What Goes Into Creating and Approving Industry Standards? More Than You Think
Since standards dictate how you do installations and where systems are monitored, it’s extremely important to understand how they come into being. TMA President Morgan Hertel shares the behind-the-scenes process.
Recently, there has been a lot of talk about a number of issues facing our industry — permanent work-from-home additions to the UL 827 standard that allows central station agents to work from home; TMA AVS-01, which is a scoring standard that allows central stations the ability to “score” an alarm event; and even NFPA 72, the National Fire Alarm and Signaling Code — have all had recent changes or additions made to them or have been newly created.
These and other standards dictate how we do installations and how and where we monitor systems, so it’s extremely important that we understand how they come into being.
As President of The Monitoring Association (TMA), I frequently hear from people in our industry about how they don’t like this or that and that they can’t imagine how “this or that” could possibly have been approved by UL, FM, ETL, NFPA, etc. There is a lot of passion around some of these topics, and, in some cases, it results in heated and lively conversations.
But, in almost every case, when I ask some pointed questions it becomes obvious that any confusion boils down to a fundamental misunderstanding of how standards are created and then modified or changed.
Today, all the industry “standards” that affect us such at UL, FM, NFPA, SIA and TMA are developed under what is called “consensus-based standards development,” or in other words, those stakeholders that are in the group (more about them below) will decide what to do and how to do it, and even the public gets to participate in the process.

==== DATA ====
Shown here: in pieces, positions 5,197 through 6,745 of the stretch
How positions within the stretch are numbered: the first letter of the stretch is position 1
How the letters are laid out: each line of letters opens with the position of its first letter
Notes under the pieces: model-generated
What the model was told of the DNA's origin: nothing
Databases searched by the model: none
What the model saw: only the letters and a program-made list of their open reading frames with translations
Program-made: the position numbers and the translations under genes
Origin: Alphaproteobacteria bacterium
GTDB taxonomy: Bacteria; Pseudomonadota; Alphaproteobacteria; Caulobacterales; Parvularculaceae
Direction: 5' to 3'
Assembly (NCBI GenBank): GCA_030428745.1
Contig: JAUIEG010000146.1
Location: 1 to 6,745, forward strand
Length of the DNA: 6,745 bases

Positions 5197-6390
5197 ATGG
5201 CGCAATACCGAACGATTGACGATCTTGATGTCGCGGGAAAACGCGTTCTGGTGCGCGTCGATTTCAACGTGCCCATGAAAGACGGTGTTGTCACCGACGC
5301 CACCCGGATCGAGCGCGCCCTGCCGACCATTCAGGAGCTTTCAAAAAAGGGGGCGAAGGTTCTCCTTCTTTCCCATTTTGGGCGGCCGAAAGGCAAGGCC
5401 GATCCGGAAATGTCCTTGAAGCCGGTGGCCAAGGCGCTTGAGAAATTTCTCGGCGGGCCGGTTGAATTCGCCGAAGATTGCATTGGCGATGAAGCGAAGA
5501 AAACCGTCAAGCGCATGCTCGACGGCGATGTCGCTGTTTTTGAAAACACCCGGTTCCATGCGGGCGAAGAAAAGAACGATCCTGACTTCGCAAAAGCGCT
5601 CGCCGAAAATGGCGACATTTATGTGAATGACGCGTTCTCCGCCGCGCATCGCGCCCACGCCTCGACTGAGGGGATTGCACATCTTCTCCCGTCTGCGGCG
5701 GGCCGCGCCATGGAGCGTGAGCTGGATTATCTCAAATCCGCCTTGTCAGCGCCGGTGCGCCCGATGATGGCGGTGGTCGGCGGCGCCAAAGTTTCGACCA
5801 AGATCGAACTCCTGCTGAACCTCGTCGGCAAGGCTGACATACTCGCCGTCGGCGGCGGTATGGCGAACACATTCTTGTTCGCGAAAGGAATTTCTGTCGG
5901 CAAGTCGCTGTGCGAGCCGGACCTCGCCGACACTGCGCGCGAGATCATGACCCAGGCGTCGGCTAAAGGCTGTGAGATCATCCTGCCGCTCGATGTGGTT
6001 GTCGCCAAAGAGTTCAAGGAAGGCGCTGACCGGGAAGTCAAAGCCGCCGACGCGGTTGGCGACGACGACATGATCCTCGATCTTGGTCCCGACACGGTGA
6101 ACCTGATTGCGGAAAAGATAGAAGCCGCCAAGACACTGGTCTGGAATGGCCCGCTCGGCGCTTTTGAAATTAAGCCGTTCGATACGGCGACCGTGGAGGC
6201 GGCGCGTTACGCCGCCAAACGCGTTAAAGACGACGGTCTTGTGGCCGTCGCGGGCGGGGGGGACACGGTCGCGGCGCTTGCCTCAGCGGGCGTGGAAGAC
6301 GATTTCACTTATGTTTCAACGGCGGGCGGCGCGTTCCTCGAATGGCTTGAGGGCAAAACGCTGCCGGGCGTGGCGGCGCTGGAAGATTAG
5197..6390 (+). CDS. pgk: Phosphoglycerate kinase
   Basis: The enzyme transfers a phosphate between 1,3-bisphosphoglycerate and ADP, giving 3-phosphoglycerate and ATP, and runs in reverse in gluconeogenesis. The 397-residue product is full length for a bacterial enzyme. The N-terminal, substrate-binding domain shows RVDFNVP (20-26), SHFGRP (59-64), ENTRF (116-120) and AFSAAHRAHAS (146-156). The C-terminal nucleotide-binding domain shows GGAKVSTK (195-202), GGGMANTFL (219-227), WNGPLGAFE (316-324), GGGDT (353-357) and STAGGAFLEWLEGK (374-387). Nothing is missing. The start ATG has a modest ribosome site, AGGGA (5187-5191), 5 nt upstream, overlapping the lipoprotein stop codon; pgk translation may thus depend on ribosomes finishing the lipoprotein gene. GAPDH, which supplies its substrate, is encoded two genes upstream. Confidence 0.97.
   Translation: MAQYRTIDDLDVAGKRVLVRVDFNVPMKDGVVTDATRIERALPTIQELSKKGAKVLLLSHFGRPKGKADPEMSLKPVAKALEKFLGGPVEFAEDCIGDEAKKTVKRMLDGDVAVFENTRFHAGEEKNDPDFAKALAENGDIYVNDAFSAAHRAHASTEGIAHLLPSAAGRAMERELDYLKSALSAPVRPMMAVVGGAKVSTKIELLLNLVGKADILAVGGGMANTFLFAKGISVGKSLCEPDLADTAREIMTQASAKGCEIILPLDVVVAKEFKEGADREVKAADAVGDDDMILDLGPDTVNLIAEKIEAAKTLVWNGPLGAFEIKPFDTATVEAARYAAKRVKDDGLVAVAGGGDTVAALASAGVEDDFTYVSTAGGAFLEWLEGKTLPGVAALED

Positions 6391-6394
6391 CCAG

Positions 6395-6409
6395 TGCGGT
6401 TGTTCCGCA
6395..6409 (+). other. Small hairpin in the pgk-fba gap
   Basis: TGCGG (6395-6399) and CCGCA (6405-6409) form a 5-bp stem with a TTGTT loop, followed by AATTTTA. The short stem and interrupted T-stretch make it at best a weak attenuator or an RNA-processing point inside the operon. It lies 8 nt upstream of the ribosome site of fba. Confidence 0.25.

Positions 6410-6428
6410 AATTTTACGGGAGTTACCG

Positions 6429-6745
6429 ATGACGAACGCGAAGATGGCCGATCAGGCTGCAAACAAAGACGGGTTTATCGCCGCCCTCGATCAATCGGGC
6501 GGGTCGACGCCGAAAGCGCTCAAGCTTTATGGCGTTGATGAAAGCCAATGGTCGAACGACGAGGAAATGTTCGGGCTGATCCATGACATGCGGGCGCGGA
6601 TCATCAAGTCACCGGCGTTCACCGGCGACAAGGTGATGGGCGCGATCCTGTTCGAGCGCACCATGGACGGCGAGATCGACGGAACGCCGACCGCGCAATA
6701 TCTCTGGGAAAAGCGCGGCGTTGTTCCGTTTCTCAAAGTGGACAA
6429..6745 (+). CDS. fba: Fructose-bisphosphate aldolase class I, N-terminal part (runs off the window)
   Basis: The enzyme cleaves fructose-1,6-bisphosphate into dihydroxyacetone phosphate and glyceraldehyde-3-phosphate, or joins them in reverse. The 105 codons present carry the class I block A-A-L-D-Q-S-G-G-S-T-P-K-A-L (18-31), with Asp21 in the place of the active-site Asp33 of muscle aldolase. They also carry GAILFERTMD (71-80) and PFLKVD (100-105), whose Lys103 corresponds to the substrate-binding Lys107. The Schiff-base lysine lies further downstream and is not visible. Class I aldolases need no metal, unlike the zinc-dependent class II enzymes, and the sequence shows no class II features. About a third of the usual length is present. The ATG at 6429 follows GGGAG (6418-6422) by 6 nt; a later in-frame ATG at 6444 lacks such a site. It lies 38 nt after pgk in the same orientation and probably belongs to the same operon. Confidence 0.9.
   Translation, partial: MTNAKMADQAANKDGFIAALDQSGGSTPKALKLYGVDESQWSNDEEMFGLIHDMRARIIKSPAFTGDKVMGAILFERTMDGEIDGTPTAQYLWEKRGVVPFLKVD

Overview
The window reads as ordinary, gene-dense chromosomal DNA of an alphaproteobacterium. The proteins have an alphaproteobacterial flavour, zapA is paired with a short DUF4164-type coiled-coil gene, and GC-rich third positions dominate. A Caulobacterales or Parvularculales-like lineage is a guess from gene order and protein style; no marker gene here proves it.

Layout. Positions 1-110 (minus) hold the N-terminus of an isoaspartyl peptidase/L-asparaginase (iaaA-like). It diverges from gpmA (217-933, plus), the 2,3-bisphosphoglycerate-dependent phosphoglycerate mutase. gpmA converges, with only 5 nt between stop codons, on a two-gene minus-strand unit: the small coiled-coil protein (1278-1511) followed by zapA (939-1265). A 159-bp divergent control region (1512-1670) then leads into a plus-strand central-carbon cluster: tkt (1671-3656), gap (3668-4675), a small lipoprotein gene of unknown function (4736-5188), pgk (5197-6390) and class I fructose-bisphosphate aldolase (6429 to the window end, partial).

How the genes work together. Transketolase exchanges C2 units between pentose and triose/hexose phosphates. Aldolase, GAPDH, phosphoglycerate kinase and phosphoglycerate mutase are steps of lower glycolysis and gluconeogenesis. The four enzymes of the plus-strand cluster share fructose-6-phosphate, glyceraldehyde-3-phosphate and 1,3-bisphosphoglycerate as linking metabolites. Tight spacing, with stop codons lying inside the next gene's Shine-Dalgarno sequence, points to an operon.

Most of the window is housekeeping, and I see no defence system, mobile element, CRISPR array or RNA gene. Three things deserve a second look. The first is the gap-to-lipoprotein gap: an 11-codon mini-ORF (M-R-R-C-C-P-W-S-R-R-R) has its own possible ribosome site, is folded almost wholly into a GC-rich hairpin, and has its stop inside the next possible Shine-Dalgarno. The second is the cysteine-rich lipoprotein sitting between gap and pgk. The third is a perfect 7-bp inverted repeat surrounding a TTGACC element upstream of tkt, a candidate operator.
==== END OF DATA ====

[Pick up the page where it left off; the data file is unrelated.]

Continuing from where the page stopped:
While it seems a simple process to do standards work, in reality it’s not. It’s incredibly detailed work that takes about ten times longer than you might think it should, and for most in the industry, it’s a very unfamiliar or unknown area of work. Standards creation is actually very structured, and for most standards in the U.S., the process is overseen by the American National Standards Institute (ANSI).
ANSI has a very defined way of not only creating standards but also maintaining them with the sole intent to make sure the process is fair and just for all stakeholders and the public at large. For those of you that want to really dig in and get educated, click the American National Standards tab at ansi.org.
For this column, however, I am going to shorten this down to basic blocks and steps in order to give readers some sense of the process. In addition to the ANSI requirements, many of the pertinent organizations have their own processes that still meet the ANSI requirements.
TMA is just finishing up the AVS-01 standard, so let me describe that process, which, by the way, took a little more than two years to complete. All standards or modifications to a standard start out with a need. This need could be presented to a standards writing body such as UL or TMA as either a new standard or as a modification to an existing one.
Assuming the need is validated, if it’s a new standard there will be a public request for participants, or in the case of an existing standard, there is typically a standing committee or group responsible for the standard. UL is a very good example as, for each standard, they have a standing standards technical panel that is made up of stakeholders from the industry.
The committees have to represent all the stakeholders in order to be valid, so in the case of the AVS-01 there were installation companies, monitoring companies, consultants, automation providers, public safety staff, law enforcement, 911 systems providers and others representing other associations. The idea is always to have a very balanced group; the TMA group started with more than 60 people in it.